I don’t know exactly how Bernie Sanders was invited to speak at convocation at Liberty University. Such decisions are as mysterious as pagan rites to a mere English professor at LU, such as myself. Anyhow, speak he did to a polite crowd. Could Ted Cruz count on such manners at the University of Virginia, with its denizens of political correctness sharpening their knives? Say what you will, I have my doubts.
Bernie at LU was applauded graciously and at times cheered enthusiastically (though I suspect more by a gaggle of local supporters than the students). All in all, his reception was as good as he could have expected, not unlike that of Ted Kennedy in the 80s and Tim Kaine recently. For a university so generally sneered at by the cognoscenti in Virginia, the plain truth is that at Liberty civility, even in the cutthroat theater of politics, still rules.
Acknowledging that, I have to say that even with the obvious futility of Bernie’s trying to woo LU’s students into joining his crusade, there was one reason only why he was there: to sway as many of LU’s students as possible into joining his crusade. And crusade is indeed the word to describe how Sanders presents himself and his platform.
Even for someone who has not carefully followed Bernie’s tenure in office, now going on ten years in the senate preceded by sixteen years in the house, it’s not hard to figure out what his political passions are: abortion, health care, LGBT rights, minimum wage, racism, and so on. But it’s the evils of the rich that informs almost every item in Bernie’s indictment of American life. I’m not the first person to notice this, but who could miss it?
Most of the speech, therefore, might be summed up in a few pat phrases: “A handful of people have wealth beyond comprehension . . . with more money than they would ever know what to do with . . . This is immoral and unjust; there is no justice when so few have so much and so many have so little . . . [and all in] a rigged economy.”
Laying aside some of the questionable figures Bernie floated for the audience (for example, that one-tenth of one percent owns almost as much as the bottom ninety percent), the lynchpin of his philosophy is easy enough divine, as it would be had he chosen to stand at the podium with his mouth shut: class warfare. A few are rich because of “injustice”—perhaps Sanders’ second favorite word behind “rich.” And we, that is, we politicians, must use the power of state to rectify this lamentable state.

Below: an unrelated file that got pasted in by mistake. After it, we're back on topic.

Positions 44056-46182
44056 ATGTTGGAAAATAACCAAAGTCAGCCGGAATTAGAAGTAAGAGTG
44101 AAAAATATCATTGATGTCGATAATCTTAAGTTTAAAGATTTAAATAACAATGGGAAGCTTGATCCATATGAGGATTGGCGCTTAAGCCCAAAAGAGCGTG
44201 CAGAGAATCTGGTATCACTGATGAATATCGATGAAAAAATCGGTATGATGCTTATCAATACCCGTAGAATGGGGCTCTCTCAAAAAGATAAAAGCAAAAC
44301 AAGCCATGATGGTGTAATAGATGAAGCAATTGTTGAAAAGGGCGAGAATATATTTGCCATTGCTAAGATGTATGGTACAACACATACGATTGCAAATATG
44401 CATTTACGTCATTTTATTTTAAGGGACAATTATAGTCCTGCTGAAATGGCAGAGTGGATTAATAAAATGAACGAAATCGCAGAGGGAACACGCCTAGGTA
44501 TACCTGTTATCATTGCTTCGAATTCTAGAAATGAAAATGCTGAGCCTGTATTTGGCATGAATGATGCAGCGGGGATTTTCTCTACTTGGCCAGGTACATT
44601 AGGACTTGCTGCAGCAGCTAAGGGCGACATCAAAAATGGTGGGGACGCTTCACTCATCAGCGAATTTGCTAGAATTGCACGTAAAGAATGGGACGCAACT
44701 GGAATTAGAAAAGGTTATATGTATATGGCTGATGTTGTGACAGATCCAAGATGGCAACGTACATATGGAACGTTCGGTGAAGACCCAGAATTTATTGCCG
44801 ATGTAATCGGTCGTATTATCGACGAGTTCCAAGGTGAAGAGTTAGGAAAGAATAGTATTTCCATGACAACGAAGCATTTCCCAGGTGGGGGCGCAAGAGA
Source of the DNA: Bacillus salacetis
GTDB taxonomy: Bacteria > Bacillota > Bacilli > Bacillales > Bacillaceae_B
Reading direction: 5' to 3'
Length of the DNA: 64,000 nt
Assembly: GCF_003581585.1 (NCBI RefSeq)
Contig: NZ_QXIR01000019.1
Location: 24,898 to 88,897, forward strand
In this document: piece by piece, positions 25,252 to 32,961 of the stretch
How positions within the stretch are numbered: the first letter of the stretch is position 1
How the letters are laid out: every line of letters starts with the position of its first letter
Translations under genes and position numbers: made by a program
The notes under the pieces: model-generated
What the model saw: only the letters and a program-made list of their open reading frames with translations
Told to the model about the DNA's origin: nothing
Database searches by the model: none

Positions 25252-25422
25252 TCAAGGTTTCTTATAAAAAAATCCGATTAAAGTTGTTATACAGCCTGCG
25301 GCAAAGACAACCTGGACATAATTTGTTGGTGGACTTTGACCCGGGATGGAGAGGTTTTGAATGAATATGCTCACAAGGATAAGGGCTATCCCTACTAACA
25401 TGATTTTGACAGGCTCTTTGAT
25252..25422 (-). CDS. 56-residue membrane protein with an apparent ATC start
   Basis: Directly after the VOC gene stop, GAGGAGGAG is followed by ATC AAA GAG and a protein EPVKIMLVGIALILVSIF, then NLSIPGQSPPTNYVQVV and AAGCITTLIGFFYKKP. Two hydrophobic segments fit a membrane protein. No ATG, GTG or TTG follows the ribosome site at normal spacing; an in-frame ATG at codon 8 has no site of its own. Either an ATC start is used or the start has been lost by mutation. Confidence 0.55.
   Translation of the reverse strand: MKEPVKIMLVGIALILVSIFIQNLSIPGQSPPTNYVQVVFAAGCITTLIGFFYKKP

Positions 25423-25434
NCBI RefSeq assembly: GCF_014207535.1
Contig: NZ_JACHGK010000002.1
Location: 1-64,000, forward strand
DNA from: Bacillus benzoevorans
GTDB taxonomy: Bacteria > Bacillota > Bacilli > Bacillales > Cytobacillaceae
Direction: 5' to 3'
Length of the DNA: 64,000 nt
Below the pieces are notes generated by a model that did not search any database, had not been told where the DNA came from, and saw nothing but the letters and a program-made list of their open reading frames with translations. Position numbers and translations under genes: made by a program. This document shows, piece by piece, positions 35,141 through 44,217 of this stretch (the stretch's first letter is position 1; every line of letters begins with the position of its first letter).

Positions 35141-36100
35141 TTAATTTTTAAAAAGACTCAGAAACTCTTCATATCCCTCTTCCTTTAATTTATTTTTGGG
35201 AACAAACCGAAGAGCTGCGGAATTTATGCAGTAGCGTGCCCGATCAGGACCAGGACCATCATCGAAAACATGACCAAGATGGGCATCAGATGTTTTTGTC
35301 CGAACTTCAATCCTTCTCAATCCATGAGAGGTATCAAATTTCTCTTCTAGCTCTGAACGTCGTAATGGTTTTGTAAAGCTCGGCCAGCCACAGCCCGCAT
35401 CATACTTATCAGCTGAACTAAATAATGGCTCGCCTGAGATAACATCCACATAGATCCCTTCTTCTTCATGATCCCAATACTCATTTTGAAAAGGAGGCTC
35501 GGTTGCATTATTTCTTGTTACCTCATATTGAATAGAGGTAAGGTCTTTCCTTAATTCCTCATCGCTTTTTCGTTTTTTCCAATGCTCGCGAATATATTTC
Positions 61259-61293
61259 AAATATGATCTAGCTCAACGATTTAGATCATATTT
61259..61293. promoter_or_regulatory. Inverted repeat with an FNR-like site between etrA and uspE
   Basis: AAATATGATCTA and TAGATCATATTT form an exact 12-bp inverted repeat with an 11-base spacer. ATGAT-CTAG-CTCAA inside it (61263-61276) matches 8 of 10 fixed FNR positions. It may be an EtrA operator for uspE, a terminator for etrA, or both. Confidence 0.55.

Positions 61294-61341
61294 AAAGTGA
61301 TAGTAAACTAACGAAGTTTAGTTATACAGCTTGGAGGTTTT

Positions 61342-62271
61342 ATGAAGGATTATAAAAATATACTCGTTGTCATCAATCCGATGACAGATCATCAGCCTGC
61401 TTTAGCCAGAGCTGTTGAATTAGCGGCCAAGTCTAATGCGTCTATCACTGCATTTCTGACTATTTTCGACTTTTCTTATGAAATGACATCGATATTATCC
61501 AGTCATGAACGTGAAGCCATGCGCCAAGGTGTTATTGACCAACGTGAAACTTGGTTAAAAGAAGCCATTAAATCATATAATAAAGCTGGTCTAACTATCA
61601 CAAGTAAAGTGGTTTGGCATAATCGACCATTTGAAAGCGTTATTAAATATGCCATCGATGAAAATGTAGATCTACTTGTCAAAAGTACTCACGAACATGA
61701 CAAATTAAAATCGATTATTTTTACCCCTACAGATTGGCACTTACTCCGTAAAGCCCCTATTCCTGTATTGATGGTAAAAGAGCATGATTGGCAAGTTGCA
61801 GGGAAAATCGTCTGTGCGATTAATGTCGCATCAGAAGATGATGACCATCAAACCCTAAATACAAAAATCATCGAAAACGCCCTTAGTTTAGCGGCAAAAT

Now for a couple of observations. First, if the rich have gained their special status due to a rigged system, who did the rigging if not politicians? As I’ve noted here in my review of Jay Costs’ book A Republic No More, a good deal of American history has been about a few—all told, very few—men using their influence to advance their pet interests using the power of the state. That Bernie thinks that his prescribed use of state power will result in less corruption, less misuse and plain waste of public funds to the benefit of the many and the detriment of the powerful, is downright naïve as well as a contradiction. Let
Bernie say what he will, Woodrow Wilson, FDR, LBJ, Jimmy Carter, Barrack Obama, and just maybe Bernie himself, all politicians of the same kidney, thought the same; yet their administrations saw abuses of the same or greater magnitude as those that turned the presidencies of the Gilded Age into so many political cesspools.
To the extent that the rich are so obscenely rich because of political corruption, I’m with Bernie: something should be done. However, and here’s the second observation, the greatness of America, which Bernie himself refers to, resides in its utter dedication to limited government, a truly exceptional proposition. Its opposite, Sanderism, if you like, is nothing new: centralization of power, concentration of money in the hands of the state via ruinous taxation, and an army of bureaucratic mangers to decide where the money goes. Will that patent nostrum promote change? Not so far, whether sold to the electorate by Republican, Democrat, or Independent.
As long as the stain of the Fall remains a feature of our sad condition, the temptations of power and money will be too great for the kind of success modern ideologues imagine their dream-systems will guarantee. Although that’s a reality that the lapsed Calvinist James Madison could not ignore, I suspect it’s irrelevant to Bernie whose statist paradise is just an election away.
Well, let Bernie dream, and in the interim, let civility reign, with this proviso: the original Sons of Liberty knew when to put manners aside and take out the tar and feathers.